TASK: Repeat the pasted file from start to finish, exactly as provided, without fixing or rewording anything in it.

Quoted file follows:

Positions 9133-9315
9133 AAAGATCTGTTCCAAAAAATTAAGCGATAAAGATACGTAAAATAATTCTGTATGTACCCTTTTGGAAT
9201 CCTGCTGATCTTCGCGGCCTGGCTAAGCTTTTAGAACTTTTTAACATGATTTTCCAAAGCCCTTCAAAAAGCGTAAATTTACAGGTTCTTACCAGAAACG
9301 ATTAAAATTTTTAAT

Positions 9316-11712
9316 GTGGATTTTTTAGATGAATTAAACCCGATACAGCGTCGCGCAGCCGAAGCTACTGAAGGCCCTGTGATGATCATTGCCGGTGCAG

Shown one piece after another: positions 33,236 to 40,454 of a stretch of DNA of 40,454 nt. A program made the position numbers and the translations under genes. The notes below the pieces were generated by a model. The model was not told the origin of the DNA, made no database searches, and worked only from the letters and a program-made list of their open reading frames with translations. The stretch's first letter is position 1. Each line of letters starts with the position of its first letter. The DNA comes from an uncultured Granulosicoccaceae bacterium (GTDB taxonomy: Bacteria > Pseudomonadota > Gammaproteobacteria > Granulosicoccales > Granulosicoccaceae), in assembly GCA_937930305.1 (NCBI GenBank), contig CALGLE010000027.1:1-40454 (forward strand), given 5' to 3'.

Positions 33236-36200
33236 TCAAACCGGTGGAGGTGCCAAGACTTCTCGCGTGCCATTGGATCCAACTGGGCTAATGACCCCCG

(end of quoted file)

Positions 9133-9315
9133 AAAGATCTGTTCCAAAAAATTAAGCGATAAAGATACGTAAAATAATTCTGTATGTACCCTTTTGGAAT
9201 CCTGCTGATCTTCGCGGCCTGGCTAAGCTTTTAGAACTTTTTAACATGATTTTCCAAAGCCCTTCAAAAAGCGTAAATTTACAGGTTCTTACCAGAAACG
9301 ATTAAAATTTTTAAT

Positions 9316-11712
9316 GTGGATTTTTTAGATGAATTAAACCCGATACAGCGTCGCGCAGCCGAAGCTACTGAAGGCCCTGTGATGATCATTGCCGGTGCAG

Shown one piece after another: positions 33,236 to 40,454 of a stretch of DNA of 40,454 nt. A program made the position numbers and the translations under genes. The notes below the pieces were generated by a model. The model was not told the origin of the DNA, made no database searches, and worked only from the letters and a program-made list of their open reading frames with translations. The stretch's first letter is position 1. Each line of letters starts with the position of its first letter. The DNA comes from an uncultured Granulosicoccaceae bacterium (GTDB taxonomy: Bacteria > Pseudomonadota > Gammaproteobacteria > Granulosicoccales > Granulosicoccaceae), in assembly GCA_937930305.1 (NCBI GenBank), contig CALGLE010000027.1:1-40454 (forward strand), given 5' to 3'.

Positions 33236-36200
33236 TCAAACCGGTGGAGGTGCCAAGACTTCTCGCGTGCCATTGGATCCAACTGGGCTAATGACCCCCG